To Catch an Australian Sunset

I’ve finally CAUGHT an Australian sunset.                                                                                   “Finally”, because since my arrival here in the continent Down Under I’ve promised myself countless times to catch this magical moment, but have repeatedly missed it.                          Although I kept trying to forcibly fit an appointment with Mr Sun’s “setting-time” into my daily schedule, I wasn’t able to make it again and again. In fact, in the end it all happened quite by chance.

I was walking back to my accomodation with a friend after a trip to the supermarket.        While tackling the last green slope, we receive a text message from a common friend.   She’s on a bus “homebound” from the city with a heavy shoppingload, so we decide to wait for her at the bus stop.                                                                                                                             I glance at my watch; the digital numbers mischievously flash at me: 17:20.                             A flutter of wings makes me turn around. It was just a parr…OOT…’The sun is setting !!’ screams my brain, on a par with my eyes’ confirmation, as a little voice reminds me:         ‘The sun sets at 17:27 today!’. Yes!!! Mr Sun is slipping down under his dark blue salty blankets, on his mushy green seaweed mattress and sandy pillow.

Perched on a low wooden pole, my eyes glide over the panorama:                                            the sports fields opening up just in front of me, a thin line of pine trees stretching between them and the big jump over the city lights spreading into the distance.                                     At the very end: the glittering sea, the constantly changing patterns of the clouds and the sun, slowly descending. Simply beautiful.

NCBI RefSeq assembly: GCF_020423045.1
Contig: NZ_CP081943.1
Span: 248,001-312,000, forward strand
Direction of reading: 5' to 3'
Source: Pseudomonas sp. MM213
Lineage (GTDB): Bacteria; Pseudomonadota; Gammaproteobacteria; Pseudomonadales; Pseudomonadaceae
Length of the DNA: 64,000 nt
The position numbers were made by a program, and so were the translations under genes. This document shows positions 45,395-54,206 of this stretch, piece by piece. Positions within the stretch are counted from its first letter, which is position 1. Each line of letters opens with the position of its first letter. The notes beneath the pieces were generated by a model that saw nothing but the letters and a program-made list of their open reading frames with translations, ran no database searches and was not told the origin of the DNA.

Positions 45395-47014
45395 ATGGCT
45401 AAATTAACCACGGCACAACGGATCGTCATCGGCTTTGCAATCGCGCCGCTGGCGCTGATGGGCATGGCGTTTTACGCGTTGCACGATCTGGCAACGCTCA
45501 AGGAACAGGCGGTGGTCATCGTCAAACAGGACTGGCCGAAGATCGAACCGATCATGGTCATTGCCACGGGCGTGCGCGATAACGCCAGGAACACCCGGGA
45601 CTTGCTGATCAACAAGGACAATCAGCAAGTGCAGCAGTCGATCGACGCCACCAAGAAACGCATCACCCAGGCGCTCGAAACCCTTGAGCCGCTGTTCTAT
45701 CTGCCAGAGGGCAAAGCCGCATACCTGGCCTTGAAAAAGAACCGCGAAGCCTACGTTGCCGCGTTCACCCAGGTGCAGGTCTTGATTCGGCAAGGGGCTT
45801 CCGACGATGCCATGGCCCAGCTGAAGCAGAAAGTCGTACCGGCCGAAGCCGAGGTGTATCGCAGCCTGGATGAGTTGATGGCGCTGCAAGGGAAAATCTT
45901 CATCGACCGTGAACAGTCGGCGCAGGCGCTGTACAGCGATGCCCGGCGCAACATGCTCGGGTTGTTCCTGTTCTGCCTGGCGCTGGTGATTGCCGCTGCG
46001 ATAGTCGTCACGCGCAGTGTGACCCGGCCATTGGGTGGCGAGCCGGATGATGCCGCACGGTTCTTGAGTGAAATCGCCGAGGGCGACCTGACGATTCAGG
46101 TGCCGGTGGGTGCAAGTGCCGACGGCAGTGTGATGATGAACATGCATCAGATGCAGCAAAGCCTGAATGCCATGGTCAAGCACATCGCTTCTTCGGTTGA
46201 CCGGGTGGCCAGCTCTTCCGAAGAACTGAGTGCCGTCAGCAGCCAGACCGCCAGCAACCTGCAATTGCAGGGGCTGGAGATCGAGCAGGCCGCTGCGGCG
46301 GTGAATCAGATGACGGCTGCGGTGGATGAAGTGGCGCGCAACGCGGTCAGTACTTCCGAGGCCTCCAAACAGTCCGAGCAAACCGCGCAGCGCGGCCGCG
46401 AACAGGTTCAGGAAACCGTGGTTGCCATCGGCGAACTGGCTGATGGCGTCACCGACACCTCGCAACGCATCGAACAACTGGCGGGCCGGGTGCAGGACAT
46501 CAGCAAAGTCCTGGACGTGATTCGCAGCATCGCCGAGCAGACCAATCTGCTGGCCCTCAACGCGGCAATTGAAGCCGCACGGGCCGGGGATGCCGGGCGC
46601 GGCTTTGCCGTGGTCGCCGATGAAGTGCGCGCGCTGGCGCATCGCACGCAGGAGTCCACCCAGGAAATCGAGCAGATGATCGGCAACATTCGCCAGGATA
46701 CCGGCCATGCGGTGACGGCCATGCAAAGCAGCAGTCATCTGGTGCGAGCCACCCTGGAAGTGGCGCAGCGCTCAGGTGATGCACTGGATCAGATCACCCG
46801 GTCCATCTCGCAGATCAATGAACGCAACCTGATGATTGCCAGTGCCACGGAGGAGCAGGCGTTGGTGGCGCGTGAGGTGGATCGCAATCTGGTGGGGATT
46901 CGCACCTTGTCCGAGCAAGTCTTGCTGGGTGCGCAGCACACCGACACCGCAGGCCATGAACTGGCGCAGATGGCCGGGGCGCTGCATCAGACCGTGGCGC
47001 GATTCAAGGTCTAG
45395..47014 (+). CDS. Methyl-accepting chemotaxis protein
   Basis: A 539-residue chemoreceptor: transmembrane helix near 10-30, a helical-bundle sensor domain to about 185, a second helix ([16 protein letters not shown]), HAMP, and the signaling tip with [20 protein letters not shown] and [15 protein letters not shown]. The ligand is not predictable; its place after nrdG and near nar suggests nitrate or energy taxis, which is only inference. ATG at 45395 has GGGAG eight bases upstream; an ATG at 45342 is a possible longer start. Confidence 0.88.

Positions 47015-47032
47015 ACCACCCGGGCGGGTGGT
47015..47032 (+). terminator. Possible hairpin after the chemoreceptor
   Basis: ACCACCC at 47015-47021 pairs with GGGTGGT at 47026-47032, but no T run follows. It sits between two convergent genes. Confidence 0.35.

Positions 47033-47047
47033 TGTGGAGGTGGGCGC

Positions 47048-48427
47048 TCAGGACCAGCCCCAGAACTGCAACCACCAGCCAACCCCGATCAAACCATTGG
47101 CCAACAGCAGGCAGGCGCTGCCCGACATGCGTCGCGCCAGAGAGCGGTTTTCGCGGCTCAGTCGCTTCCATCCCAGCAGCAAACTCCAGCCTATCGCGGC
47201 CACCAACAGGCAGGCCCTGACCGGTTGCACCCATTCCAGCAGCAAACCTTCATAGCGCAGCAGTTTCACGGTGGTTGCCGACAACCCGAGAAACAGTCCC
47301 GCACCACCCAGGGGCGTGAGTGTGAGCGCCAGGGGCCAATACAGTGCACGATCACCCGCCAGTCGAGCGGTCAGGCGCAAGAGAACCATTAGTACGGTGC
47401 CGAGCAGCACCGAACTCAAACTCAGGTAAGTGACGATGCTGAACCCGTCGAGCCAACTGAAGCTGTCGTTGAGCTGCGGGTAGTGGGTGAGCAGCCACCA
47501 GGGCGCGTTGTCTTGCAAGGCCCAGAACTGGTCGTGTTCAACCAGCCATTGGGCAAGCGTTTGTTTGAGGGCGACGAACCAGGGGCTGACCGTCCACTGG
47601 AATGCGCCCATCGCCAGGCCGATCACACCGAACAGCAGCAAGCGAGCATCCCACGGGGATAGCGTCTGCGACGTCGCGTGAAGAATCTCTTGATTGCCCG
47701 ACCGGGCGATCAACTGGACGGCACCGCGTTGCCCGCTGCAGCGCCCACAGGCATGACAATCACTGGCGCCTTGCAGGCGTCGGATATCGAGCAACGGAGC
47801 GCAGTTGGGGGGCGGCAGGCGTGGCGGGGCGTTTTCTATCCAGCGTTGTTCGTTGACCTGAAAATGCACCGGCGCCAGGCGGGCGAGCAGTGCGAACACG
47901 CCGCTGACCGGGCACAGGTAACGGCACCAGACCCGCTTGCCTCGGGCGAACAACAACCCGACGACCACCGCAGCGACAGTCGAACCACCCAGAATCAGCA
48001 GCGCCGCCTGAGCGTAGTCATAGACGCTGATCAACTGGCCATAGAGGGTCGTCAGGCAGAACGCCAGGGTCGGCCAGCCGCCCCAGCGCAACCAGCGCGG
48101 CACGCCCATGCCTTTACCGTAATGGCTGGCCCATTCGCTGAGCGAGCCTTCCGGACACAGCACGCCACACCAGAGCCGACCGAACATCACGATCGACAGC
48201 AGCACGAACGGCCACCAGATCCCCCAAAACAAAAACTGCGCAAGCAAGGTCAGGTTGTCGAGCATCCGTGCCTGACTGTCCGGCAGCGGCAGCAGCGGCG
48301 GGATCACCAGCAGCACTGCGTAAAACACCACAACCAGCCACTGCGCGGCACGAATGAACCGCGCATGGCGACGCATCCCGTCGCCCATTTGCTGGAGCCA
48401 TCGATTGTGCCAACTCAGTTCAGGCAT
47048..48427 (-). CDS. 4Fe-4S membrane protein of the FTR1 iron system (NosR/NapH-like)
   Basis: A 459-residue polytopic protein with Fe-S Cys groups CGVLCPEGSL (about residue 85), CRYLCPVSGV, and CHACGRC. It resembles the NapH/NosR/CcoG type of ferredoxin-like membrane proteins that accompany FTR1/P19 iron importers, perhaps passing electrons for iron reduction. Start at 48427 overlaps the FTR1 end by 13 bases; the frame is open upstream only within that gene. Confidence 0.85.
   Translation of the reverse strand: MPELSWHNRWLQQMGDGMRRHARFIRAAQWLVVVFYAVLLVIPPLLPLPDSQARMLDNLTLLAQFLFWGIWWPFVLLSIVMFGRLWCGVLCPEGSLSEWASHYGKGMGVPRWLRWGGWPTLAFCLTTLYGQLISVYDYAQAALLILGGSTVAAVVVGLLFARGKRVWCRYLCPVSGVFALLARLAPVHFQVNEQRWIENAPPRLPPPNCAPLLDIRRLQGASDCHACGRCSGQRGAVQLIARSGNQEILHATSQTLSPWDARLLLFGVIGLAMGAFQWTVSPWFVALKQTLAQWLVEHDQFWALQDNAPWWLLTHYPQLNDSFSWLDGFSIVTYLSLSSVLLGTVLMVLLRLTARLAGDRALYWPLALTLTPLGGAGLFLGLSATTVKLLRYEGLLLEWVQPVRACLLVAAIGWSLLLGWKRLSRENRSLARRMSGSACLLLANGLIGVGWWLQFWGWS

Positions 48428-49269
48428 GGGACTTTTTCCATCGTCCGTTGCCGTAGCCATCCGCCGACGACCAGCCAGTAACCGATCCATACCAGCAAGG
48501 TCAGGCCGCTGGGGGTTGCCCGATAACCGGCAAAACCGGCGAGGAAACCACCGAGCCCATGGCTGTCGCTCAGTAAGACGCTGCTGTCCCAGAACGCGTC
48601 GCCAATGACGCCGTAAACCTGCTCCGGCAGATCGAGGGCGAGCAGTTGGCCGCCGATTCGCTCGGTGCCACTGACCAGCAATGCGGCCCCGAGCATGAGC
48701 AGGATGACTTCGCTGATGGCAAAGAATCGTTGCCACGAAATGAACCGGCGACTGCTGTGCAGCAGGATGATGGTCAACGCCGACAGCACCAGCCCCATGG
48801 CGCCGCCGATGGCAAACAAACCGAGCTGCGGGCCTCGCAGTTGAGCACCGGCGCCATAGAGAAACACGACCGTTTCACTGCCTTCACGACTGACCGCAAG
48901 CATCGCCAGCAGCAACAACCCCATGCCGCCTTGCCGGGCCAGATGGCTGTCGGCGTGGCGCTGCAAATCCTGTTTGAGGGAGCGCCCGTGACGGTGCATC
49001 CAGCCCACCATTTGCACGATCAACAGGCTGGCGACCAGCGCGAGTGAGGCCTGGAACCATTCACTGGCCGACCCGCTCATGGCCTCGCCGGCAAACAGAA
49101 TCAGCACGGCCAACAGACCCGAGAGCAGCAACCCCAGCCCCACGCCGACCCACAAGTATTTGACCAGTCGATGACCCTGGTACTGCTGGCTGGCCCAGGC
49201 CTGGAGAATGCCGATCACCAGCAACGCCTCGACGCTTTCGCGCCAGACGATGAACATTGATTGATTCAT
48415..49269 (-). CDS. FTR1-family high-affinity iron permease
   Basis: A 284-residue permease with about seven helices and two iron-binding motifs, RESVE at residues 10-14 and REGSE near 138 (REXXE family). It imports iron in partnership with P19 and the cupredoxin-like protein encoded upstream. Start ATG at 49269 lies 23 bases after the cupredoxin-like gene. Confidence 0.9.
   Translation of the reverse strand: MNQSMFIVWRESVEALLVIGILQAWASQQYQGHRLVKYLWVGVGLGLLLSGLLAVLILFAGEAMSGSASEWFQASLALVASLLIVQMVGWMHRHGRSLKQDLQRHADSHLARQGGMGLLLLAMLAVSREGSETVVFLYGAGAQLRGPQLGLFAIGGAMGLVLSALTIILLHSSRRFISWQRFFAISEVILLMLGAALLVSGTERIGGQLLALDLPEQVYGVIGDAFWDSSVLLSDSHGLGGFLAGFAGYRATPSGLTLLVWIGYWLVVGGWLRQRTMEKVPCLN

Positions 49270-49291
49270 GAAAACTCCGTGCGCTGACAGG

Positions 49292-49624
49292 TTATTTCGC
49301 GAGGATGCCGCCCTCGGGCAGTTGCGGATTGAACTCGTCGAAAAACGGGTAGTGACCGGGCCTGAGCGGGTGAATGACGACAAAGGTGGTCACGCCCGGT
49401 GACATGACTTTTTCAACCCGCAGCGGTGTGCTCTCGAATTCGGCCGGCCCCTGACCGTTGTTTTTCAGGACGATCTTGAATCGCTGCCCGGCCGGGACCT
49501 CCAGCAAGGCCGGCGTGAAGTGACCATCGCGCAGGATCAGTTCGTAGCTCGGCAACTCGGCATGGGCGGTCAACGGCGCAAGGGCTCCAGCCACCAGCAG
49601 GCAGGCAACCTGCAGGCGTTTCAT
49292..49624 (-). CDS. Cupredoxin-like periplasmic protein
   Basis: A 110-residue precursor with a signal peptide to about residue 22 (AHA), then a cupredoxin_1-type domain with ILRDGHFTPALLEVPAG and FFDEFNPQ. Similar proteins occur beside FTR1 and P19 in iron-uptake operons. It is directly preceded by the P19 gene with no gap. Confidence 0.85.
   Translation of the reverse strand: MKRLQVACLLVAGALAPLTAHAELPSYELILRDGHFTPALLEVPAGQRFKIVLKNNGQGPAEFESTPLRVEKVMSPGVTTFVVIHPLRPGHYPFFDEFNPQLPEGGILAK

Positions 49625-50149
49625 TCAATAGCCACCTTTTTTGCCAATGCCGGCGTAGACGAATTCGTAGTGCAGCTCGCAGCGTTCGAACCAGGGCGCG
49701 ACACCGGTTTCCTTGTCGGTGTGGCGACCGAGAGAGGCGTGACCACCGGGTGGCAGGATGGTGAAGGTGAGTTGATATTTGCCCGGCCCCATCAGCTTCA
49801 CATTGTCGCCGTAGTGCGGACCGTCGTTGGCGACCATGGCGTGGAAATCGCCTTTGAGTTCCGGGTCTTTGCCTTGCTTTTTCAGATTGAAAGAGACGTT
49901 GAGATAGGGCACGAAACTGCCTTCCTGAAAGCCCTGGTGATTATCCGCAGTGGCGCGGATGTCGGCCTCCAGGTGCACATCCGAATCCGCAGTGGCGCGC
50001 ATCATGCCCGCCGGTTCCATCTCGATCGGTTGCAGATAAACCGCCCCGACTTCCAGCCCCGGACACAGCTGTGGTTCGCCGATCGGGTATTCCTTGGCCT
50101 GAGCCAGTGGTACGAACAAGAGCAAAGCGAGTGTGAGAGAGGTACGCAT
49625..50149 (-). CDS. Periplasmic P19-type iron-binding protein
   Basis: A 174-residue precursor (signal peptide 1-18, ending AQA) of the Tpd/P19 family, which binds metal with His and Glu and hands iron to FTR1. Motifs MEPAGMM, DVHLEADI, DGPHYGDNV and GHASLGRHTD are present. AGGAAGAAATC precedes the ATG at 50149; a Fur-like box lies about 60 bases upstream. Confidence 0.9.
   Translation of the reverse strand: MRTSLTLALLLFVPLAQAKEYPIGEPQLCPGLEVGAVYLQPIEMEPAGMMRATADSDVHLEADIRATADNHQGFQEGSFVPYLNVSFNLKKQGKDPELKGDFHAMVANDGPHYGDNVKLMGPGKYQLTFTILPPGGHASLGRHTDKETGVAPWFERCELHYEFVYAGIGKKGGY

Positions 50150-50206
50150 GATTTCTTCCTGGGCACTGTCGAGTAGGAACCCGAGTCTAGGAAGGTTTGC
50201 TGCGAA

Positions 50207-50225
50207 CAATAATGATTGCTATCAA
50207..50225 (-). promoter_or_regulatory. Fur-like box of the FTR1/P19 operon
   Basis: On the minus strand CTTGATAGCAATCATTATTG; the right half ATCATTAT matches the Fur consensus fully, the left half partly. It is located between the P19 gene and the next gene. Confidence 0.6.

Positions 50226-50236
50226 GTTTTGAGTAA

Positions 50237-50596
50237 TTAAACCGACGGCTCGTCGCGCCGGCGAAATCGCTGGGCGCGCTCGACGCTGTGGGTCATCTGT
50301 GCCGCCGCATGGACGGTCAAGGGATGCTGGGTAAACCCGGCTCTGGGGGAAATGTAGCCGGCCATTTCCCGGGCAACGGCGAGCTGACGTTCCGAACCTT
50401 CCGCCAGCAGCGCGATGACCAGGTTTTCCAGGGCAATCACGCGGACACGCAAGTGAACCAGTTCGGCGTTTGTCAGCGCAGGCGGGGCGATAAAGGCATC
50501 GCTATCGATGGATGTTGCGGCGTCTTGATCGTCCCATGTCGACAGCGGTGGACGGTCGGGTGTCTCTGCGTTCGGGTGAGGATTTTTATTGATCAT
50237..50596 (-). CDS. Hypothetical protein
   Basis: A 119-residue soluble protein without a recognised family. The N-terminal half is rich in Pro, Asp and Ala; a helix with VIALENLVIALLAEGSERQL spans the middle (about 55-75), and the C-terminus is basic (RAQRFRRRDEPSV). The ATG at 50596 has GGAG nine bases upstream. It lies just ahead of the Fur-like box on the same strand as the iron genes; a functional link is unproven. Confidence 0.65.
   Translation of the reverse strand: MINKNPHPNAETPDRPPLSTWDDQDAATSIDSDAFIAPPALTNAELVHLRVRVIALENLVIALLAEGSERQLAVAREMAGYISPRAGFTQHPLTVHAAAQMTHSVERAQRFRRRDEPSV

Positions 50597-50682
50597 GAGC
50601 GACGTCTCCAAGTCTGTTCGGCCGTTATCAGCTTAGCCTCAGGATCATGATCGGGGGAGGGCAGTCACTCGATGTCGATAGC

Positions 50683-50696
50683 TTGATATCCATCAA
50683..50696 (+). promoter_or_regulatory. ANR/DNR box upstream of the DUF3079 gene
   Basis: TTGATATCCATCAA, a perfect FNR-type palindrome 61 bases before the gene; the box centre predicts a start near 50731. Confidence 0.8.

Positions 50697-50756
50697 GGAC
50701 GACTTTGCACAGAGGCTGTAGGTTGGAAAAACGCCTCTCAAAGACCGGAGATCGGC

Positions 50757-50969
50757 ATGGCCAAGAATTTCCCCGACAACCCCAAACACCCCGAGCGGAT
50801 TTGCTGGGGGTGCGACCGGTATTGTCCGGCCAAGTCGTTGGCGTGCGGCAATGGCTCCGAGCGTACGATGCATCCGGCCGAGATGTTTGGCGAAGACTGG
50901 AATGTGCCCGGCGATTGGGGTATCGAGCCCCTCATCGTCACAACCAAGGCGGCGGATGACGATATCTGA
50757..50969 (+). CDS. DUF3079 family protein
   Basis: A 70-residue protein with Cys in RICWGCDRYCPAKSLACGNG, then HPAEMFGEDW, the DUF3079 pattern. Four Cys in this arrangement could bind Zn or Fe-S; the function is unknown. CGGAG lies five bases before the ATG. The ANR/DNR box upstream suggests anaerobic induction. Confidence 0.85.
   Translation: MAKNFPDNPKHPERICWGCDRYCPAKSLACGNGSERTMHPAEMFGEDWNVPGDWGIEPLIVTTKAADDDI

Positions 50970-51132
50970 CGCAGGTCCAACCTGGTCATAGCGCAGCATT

17:23, almost half of the sun is already under the surface of the sea. 17:25, a mere quarter is still out of the water. 17:27, it’s gone. Its last gleam of light lingers for a moment in the air and then gradually disappears in the twilight.

My experience here in Australia could be compared to this wonderful sight.                             It all started with the sun low on the horizon on the 13th February, early morning.              My 1st day in Australia, “fresh” off the plane. A suitcase full of emotions, expectations and dreams. It has followed the sun up in the sky, getting brighter and brighter.                         The new environment, friends, food, culture, sights, experiences. A burst of energy, light and laughter.                                                                                                                                         Now, my Australian spell is coming to an end and, as the sun increases its speed in setting, it seems the days are racing foward too. The pages of my calendar get ripped off and pile up in the bin too fast for my liking. The final rush of the sunset is like these last 50 days, which though holding tightly onto the calendar spine, will fly nonetheless away.                One would like that magical sundown to last longer, one’s eyes resting in that pool of yellowish, reddish light. One would like this Australian experience to last longer.                    It won’t.

But..                                                                                                                                                         the sun does rise again. The friends I’ve made, especially the “core”, will always be there after the end of the day and who knows..we may have other amazing sunsets to enjoy all together in the future.

I intend to make the most of this last part of my stay and will definitely work hard to create the opportunity to enjoy other experiences as meaningful and splendid as this one.

Over and out 🙂

About Alessandro Sereni

I am a third year student at "Università Degli Studi Roma Tre" in Rome . I'm majoring in "Political Science for Cooperation and Development" . My main interests are : international politics ; geopolitical dynamics in East Asia ; languages ; Asian culture ( in particular Chinese one ) .
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